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Condescending to the markets

Paul Krugman is not impressed with the efforts to deflect financial regulation by pinning the blame for the crisis on government policy. Government, after all, will make mistakes. Markets can't be so fragile that they're unable to bear them.

[There] is actually a very broad problem with all accounts of the crisis that try to exonerate the private sector and place the blame on the government and/or the Fed: none of the proposed evil deeds of policy makers were remotely large enough to cause problems of this magnitude unless markets vastly overreacted. That is, you have to start by assuming wildly dysfunctional financial markets before you can blame the government for the crisis; and if markets are that dysfunctional, who needs the government to create a mess?

This logic applies, as Brad suggests, to all attempts to explain the crisis in terms of excessively low Fed funds rates for a few years. It applies to John Cochrane’s story that financial markets are efficient, but were terrorized by George W. Bush’s scary speech, and John Taylor’s basically similar claim that policy uncertainty in the couple of weeks after Lehman fell did it. It applies to claims that the Community Reinvestment Act and/or Fannie Freddie somehow led to massive bubbles in high-end housing and commercial real estate.

Put it this way: if our financial system is so high-strung, so manic-depressive, that low rates for a few years can inflate a monstrous bubble, while a few discouraging words from high officials can send them into a tailspin, this doesn’t make the case that policy must walk on eggshells, forgoing any attempt to fight prolonged unemployment. Instead, it makes the case for much, much stronger financial regulation.

It's also worth noting that the markets weren't exactly begging the Federal Reserve to lift interest rates or repeal the Community Reinvestment Act. They were pretty happy with the situation in the late '90s and the mid-Aughts, and they leveraged themselves like mad to take advantage of it.

By Ezra Klein  |  January 14, 2010; 10:34 AM ET
Categories:  Financial Regulation  
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"Instead, it makes the case for much, much stronger financial regulation."

Let's be fair here, it makes the case for less trying to fix the outcomes of markets and better enforcement from the corrupt crew at the SEC to ensure people are playing by rules. If Krugman can't admit that the government was the catalyst for and enabler of the housing bubble, he really is being intentionally misleading. Greedy people made what were effectively momentum trades on houses, tax free, while other people were making trades on mortgage backed securities- crazier people were insuring them and other people were buying CDS on the insurers.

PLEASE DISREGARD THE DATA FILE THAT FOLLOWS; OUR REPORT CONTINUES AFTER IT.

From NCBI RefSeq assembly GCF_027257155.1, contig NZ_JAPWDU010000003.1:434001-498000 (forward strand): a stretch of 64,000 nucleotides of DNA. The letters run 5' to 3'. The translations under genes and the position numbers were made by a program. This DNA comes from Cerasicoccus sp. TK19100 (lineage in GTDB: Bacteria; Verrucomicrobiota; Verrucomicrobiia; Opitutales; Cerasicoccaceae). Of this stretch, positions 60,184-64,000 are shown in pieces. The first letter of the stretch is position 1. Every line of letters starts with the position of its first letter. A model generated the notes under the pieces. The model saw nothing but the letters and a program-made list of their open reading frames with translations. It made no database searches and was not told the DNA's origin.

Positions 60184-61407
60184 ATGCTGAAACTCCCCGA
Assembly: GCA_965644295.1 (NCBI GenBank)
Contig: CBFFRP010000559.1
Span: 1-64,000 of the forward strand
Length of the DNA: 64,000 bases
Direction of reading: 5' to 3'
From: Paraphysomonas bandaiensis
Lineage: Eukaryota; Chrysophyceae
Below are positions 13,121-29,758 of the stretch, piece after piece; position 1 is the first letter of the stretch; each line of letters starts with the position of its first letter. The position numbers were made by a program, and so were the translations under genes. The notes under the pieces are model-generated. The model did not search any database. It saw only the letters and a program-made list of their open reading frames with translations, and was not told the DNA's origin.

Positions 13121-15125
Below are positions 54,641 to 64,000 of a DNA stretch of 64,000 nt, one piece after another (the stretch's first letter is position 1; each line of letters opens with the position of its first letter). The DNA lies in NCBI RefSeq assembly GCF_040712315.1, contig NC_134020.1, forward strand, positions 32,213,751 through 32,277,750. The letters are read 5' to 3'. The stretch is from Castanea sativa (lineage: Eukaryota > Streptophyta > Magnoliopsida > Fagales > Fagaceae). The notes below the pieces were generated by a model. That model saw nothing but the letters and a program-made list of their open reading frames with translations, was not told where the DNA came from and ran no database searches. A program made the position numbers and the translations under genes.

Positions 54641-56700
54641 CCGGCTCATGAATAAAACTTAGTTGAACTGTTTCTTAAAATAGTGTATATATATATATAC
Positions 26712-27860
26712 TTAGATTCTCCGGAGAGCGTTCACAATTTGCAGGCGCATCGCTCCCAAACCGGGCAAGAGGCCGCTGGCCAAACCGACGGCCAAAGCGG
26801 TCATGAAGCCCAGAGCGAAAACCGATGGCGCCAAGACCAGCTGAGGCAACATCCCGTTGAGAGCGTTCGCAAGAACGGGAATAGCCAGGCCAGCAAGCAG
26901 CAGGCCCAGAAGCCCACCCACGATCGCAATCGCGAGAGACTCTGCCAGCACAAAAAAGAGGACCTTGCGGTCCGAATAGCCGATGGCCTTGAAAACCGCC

There is certainly a lesson for financial firms here, underpricing counterparty risk in unregulated markets is certainly one of them.

The biggest lessons for government here are that, a) you can't try to fix the outcome of the housing market, b) if you are going to implicitly back mortgages, get 20% down so your collateral is worth something.

Posted by: staticvars | January 14, 2010 11:13 AM | Report abuse

I think both Krugman's argument as well as Ezra yours; we need clarity here. May be my fault, but I cannot make sense out of what is presented here.

The only thing I can agree is what 'staticvars' says that Krugman is on purposes misleading here when he says low interest did not contribute to the problem (why the hell then Bernanke increase those rates afterwards?).

I smell more to this than what meets to eyes - Krugman is indirectly coming to the defense of Bernanke to save his fellow professor. We do not need it.

This country is not going to benifit much and will not be able to re-orient itself by the continued presence of Bernanke at the helm of Fed.

Posted by: umesh409 | January 14, 2010 12:25 PM | Report abuse

I'm pretty sure that the Federal Reserve doesn't have the power to repeal the Community Reinvestment Act, no matter how much anyone begs them to.

Posted by: thehersch | January 14, 2010 12:51 PM | Report abuse

And some people were begging them to get control of the ARM market...

Posted by: staticvars | January 14, 2010 4:34 PM | Report abuse

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